Whats your idea of the ideal summer vacation? Six days and five nights on the beach, sipping on a frosty beer whilst relaxing in one of those net hammock thingys? That would certainly make my top 5 list. But alas, in this month of August, the hottest period of Japan’s oppressive summer season, I have had to settle for a number further down my list of idyllic summer gettaways – the Taidai Summer Camp.

As I write this (somewhat overdue) blog on the trip home, I am riding up front in one of the two overnight buses that took the entire Taidai Kendo Club to and from Kumatori, Osaka, all the way to Hōfu, Yamaguchi.

A seven hour trip one way, the students who have not been selected to tour Hiroshima in a series of away games and friendly-practice shiai following the camp, lie in their cramped seats with limbs in all directions – completely buggered from the week long camp in a ridiculously hot and muggy setting. Meanwhile, I try to remain focused on my computer-screen as our bus driver – good mates with Evil Knievel – “death-defying-ly” weaves through traffic, cuts other motorists off, and insists on tail-gating people at…lets see…100km/h.

But I digress…

The Taidai Summer Camp is designed with a similar purpose in mind to that of Kangeiko – the Winter Camp. That is, to provide an extraordinarily testing training menu whilst making use of the elements. The mindset is such that with the big student competitions on the horizon (the Kansai champs, and the All Japans), the students will benefit from being “shocked” in to the next gear by practicing waza (techniques) and shiai (matches) in temperatures sitting around the mid-30s, with humidity in the late 80s to early 90s…in other words, if they can function effectively in the hottest/coldest time of year, they will be firing in the mild months.

Mornings began with breakfast at 7am sharp, promptly followed by a trip back to the land of nod before departing for the Hōfu City Budokan at 8:10am. Warm-up and bow-in commenced from 9am and, to my surprise, the sensei would tell us what we were to expect for the day’s training menu. (I don’t know about you, but back home we were seldom privy to that information prior to a training camp!)

Interestingly, despite accounts of traditional approaches to Japanese kendo summer camps by graduates of the school, and veterans of other camps, great importance was placed on hydration and recovery... trainings were broken into sections of 40 minutes and allowed for a 10 minute break to grab a drink and cool down a bit before continuing on.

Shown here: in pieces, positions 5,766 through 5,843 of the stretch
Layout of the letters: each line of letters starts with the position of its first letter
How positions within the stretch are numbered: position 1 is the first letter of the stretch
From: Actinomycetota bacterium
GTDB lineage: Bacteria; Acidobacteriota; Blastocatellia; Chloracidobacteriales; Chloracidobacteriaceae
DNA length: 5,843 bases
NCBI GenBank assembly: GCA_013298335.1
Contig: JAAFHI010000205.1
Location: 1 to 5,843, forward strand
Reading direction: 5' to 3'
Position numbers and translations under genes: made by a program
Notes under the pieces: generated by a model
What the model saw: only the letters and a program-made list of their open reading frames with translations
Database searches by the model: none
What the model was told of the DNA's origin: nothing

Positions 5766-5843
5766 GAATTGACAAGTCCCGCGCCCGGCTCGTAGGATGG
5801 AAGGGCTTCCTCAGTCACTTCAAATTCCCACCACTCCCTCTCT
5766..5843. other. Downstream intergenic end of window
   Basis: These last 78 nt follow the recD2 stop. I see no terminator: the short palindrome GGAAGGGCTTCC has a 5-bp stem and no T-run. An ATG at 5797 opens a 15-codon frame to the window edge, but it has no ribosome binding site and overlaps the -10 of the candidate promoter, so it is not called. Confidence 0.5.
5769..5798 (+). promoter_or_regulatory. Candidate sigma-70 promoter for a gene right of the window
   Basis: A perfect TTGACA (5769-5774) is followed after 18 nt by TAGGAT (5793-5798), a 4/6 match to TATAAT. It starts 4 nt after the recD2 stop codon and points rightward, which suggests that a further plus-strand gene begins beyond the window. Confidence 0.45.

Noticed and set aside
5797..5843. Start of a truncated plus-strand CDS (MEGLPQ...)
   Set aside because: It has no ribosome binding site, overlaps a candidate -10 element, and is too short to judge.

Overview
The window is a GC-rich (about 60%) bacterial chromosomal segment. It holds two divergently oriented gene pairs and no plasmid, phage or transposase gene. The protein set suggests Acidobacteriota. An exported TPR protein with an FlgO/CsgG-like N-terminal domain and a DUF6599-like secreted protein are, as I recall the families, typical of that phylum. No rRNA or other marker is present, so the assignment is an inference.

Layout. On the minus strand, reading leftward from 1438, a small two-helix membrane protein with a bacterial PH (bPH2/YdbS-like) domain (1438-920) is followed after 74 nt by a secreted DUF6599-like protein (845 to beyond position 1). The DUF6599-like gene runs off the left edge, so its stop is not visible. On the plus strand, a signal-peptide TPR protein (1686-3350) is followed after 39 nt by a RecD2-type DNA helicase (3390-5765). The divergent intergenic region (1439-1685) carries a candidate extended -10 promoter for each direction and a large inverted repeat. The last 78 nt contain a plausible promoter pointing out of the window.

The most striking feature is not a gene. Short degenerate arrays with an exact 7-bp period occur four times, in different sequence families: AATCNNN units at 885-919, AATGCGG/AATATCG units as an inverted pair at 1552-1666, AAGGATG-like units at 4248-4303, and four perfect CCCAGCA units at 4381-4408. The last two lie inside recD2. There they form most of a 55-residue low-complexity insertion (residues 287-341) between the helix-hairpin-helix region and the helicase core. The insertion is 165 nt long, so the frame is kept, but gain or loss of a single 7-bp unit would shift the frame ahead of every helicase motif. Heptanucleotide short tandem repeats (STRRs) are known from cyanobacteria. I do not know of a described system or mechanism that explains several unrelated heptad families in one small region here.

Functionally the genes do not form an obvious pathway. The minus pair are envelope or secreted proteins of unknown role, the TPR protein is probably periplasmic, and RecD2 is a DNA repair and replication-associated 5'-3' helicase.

“How is this news-worthy?” you may ask. “Shouldn’t hydration be a fundamental part of any training regime?” Yes. Of course! I know that, you know that. But it is only after certain unfortunate circumstances over the years (particularly in the high school kendo scene), in the face of traditional ideas and methods regarding the forging of mentally tougher kendo-ists, that kids are encouraged more to hydrate and rest injuries – rather than practice the noble quality of gaman (perseverance, patients).
Mind you, this issue runs a lot deeper than I make out, so it is better left for a another blog or Masters thesis…suffice it to say for now though, the powers that be of Taidai are certainly doing their part to put the wheels in motion and change some of the thinking in a sport that can be said to be *occasionally* overly-traditional/outdated regarding instructional mindsets when it comes to safety. Well at least that’s what I gather from it.

Following a morning of kihon (basics), waza, and jigeiko (sparring), we were fed and rested in preparation for an afternoon of shiai. The sensei encouraged me to be a part of both the matches and the judging during this part of the day. And as each activity requires a very different type of effort, this seemingly “cruisey” afternoon schedule proved exhausting.
My match results were nothing to write home about…so I won’t. But I can confidently say that I have been provided with an awful lot to ponder over the coming weeks both in and out of the shiai-jō.
In typical training camp fashion, the days training would finish with a 40 minute bash with the sensei etc., and the mandatory kakarigeiko (hell on earth) and ai-kakarigeiko (mutual hell on earth), spanning roughly 15 minutes in duration.
The buses would then take us all back to the hotels, boys and girls separated, where dinner was served and beers were opened! … boy oh boy, can the old boys drink! …

The following day would follow a strikingly similar pattern, and without a doubt, the evening would once again require a lot of sitting up straight, serving the sensei drinks, and for me, nursing my beer so I didn’t have to drink that awful bloody shochu…all part of the kendo training camp package! That said however, the conversations between H8 dans is certainly worth the sore head and red-eye in the morning…if only I could remember what he said about the secret to getting 8th dan…

All said and done, we get tomorrow off and then its back into it full swing…only six months to go until kangeiko!

Right then, nap time.

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